Probably for technical reasons, Microsoft’s purchase of Fox Software did not change the situation and FoxPro 2.5, published by Microsoft in 1993, was still built with Watcom’s compiler and the Windows version was based on Win386. The later FoxPro 2.6 and 2.6a likewise utilized Win386. The Win386 extender was used not only by FoxPro itself but also by redistributable executables based on the FoxPro run-time.
Another well known application which used Win386 was Autodesk’s AutoCAD R12 for Windows and the first release of AutoCAD LT (1993).
Not surprisingly, Watcom’s own SQL database (Watcom SQL or WSQL) also used Win386. So did the Windows based components of Novell’s Btrieve 6.x. It’s obvious that database managers were especially limited by the 16-bit Windows 3.x architecture and benefited from 32-bit extenders.
Watcom C/386 was used for the development of numerous 32-bit DOS games, and in some cases also for Windows games. Some of Sierra On-Line’s famous titles supported both DOS and Windows, with the Windows versions using Win386. Sierra’s SCI2 engine (also known as SCI32) used DOS/4GW for the DOS-based versions and Win386 for the Windows-based executables. The games were typically shipped on CD-ROM and both DOS and Windows versions used the same data files.
The Sierra games which shipped with Win386-based executables include Gabriel Knight: Sins of the Fathers (1993), Quest for Glory IV: Shadows of Darkness (1993/1994), King’s Quest VII: The Princeless Bride (1994), and The Beast Within: A Gabriel Knight Mystery (1995), one of Sierra’s most lavish productions. Note that this is not an exhaustive list of Sierra’s games which utilized Win386.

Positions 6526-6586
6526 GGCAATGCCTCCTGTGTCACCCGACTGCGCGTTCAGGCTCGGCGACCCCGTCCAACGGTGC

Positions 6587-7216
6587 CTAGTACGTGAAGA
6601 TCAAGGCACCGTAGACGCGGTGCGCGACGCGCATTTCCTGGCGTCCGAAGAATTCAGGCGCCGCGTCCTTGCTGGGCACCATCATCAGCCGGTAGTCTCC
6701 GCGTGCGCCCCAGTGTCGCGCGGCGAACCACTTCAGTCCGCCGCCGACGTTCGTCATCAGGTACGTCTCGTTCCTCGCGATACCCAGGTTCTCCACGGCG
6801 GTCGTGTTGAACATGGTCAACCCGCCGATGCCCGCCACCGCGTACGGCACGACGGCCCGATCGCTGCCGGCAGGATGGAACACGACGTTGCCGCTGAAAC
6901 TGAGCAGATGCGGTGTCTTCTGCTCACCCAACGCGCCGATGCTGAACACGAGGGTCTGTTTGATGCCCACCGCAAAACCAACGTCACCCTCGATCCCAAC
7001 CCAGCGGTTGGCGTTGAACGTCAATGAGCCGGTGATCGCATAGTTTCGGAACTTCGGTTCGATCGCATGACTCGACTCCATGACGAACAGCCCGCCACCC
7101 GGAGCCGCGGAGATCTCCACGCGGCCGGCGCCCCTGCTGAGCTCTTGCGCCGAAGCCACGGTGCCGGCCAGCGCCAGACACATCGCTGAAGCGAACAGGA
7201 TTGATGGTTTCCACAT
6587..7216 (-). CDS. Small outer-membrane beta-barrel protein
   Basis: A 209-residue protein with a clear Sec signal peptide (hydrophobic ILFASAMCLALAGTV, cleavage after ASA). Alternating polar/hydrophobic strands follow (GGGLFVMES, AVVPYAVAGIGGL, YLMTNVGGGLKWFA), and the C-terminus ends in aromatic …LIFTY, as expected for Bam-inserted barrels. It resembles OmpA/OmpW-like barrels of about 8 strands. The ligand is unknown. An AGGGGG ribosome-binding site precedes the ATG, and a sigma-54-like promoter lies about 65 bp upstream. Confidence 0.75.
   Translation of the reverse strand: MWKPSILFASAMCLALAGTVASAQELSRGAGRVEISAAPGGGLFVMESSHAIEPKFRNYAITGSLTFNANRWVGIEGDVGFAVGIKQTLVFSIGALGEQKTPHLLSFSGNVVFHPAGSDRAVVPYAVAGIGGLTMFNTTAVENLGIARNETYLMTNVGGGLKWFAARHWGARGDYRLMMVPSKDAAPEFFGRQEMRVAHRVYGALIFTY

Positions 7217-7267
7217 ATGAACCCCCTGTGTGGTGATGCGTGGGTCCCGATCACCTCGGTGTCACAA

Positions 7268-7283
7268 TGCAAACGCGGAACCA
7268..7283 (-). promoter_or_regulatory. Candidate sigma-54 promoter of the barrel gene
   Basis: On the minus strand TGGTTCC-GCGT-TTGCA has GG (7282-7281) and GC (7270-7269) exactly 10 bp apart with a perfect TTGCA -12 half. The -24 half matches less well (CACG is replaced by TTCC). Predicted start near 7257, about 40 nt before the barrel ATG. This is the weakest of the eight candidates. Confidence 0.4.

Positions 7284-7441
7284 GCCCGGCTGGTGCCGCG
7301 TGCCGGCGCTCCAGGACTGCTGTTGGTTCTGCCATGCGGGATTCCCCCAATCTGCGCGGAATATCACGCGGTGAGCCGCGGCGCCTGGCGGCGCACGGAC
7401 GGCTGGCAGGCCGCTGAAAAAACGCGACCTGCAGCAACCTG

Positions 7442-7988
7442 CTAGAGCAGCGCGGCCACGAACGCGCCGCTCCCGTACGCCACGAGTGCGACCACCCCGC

Old Win386 on new processors
The versions of Win386 shipped with Watcom C/386 version 8.5 and 9.0 included a timing loop which failed on CPUs faster than about 300 MHz, some 6-7 years after the initial Win386 release. The Win386 versions in Watcom C/386 9.5 (released Jan 1994) and later no longer contain the timing loop; it’s unclear what its purpose was.
One of the applications affected by the problem was FoxPro for Windows 2.5 and 2.6. In the late 1990s, a patch was developed for the issue. This patch is available from Microsoft under KB240982. There are actually two patches, one specifically for the US version of FoxPro 2.6a and another for international versions of FoxPro. The “international” patch, IPatchFP.exe, is in fact a completely generic patch which works for any Win386 application. It was successfully used to patch sample 32-bit Windows applications built with Watcom C/386 8.5 and 9.0.
Around 1995, Win32 finally became mainstream (only a few years late), especially in its Win32s and Win32c incarnations. Using Windows extenders was no longer an attractive option in most cases; it made more sense to develop Win32 applications which could run on Windows NT and Windows 95 directly, and on Windows 3.x with the Win32s add-on.
Win386 did not stop working, but no longer provided any significant advantage and no new major applications used it since approximately 1995. But Win386 had done its job and enabled mainstream 32-bit Windows applications years before Microsoft provided the functionality.
Update: Before Microsoft had any actual 32-bit Windows development tools, they may have mentioned Watcom’s Win386 to customers as a way to bolster the Windows story. Watcom’s 32-bit Windows development tools are mentioned in a Feb 1991 internal Microsoft memo, written by Brad Silverberg (bradsi) and mentioning the “just announced” Watcom 32-bit Windows development support.